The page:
Author(s): Verma S, Yadav S, Singh I
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Abstract Concentrations of seven heavy metals, viz. Cd, Ni, Pb, Cr, Cu, Fe and Zn were determined in 30 samples of various brands of five different tobacco product types easily available in Indian markets. Three product types cigarettes, cigars and biri (tobacco rolled in dry leaf and smoked without filter) are consumed by smoking while chewing tobacco and snuff are consumed by chewing and sniffing, respectively. The metal content showed smoking and non-smoking type, brand and element specific variations. In the non-smoking type, chewing tobacco samples contained more heavy metals compared to snuff samples. Biri showed minimum metal content compared to cigarettes and cigars among the smoking types. This could be due to the metal enrichment during both chemical and physical processing in finished product; biri being the most raw and cheap product. The intra brand variations also indicate the same as the processing technologies are exclusive and different for each brand. The results are nearly comparable to the existing data with limited exceptions. We suggest that the smoke and ash produced could be significant contributor to metal load in the soil, air and water systems in addition to the adverse human health effects via direct tobacco consumption. Copyright (c) 2010 Elsevier Ltd. All rights reserved.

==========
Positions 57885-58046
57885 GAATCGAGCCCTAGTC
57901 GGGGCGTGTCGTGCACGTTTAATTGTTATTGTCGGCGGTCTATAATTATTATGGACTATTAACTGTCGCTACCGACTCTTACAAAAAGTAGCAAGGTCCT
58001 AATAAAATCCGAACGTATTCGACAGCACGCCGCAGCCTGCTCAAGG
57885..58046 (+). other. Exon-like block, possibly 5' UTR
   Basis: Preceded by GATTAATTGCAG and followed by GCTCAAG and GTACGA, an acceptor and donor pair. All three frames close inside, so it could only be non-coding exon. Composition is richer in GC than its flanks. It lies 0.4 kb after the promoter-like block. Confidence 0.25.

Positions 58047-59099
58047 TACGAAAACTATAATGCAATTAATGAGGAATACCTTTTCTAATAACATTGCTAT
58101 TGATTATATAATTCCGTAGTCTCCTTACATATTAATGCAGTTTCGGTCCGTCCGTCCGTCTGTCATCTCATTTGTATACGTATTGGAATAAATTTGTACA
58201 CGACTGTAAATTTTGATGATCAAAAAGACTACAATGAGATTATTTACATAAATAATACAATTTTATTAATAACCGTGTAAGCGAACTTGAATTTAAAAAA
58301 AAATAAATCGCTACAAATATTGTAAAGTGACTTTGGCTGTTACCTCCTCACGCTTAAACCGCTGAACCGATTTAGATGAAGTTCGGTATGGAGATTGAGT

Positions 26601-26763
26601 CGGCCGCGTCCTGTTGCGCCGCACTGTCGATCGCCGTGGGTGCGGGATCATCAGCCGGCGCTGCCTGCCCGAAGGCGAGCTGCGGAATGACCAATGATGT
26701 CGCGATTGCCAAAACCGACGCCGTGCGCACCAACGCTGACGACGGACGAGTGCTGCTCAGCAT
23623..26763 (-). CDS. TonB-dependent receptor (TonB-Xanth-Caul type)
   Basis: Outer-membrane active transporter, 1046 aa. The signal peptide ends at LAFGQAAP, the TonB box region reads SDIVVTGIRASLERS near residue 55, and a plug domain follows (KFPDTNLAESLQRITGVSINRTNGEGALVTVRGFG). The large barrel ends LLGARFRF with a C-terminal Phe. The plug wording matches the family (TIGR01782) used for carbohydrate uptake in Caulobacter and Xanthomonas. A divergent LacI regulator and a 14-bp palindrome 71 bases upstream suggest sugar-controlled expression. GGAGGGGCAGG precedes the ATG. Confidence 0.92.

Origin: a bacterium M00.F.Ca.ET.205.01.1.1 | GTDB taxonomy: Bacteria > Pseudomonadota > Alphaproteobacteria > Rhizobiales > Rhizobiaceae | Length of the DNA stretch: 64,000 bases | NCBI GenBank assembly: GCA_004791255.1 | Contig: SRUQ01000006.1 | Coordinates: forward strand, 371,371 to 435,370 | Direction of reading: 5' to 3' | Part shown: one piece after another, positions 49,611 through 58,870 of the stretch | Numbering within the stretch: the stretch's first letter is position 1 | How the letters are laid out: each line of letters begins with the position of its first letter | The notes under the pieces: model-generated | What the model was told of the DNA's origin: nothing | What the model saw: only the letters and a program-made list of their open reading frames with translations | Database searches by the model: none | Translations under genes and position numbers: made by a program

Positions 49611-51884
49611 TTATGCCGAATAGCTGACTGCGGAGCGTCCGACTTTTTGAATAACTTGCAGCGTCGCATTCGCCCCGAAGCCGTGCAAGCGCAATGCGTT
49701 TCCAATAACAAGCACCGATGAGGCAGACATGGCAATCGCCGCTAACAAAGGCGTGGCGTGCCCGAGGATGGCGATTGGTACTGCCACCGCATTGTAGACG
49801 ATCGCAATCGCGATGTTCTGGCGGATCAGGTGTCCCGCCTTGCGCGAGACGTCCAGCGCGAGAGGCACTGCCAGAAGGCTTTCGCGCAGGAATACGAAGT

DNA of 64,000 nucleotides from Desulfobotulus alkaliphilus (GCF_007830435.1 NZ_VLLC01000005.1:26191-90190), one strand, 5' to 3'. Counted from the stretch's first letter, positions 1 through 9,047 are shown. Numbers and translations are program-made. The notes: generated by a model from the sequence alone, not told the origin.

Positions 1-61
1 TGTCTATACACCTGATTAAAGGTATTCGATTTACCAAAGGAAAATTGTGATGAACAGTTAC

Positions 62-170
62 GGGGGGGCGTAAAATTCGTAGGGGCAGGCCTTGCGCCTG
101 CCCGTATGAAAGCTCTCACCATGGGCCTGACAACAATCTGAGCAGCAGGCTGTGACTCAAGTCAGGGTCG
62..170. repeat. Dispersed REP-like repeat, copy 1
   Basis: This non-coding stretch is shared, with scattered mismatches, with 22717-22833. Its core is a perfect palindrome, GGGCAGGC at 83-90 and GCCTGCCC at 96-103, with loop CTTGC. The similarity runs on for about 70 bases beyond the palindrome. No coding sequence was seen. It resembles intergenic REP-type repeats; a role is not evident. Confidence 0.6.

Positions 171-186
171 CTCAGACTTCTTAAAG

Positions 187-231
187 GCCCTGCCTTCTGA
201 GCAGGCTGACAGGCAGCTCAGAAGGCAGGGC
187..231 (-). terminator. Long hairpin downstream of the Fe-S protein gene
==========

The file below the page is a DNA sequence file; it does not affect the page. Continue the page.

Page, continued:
This article was published in Food Chem Toxicol
and referenced in Journal of Civil & Environmental Engineering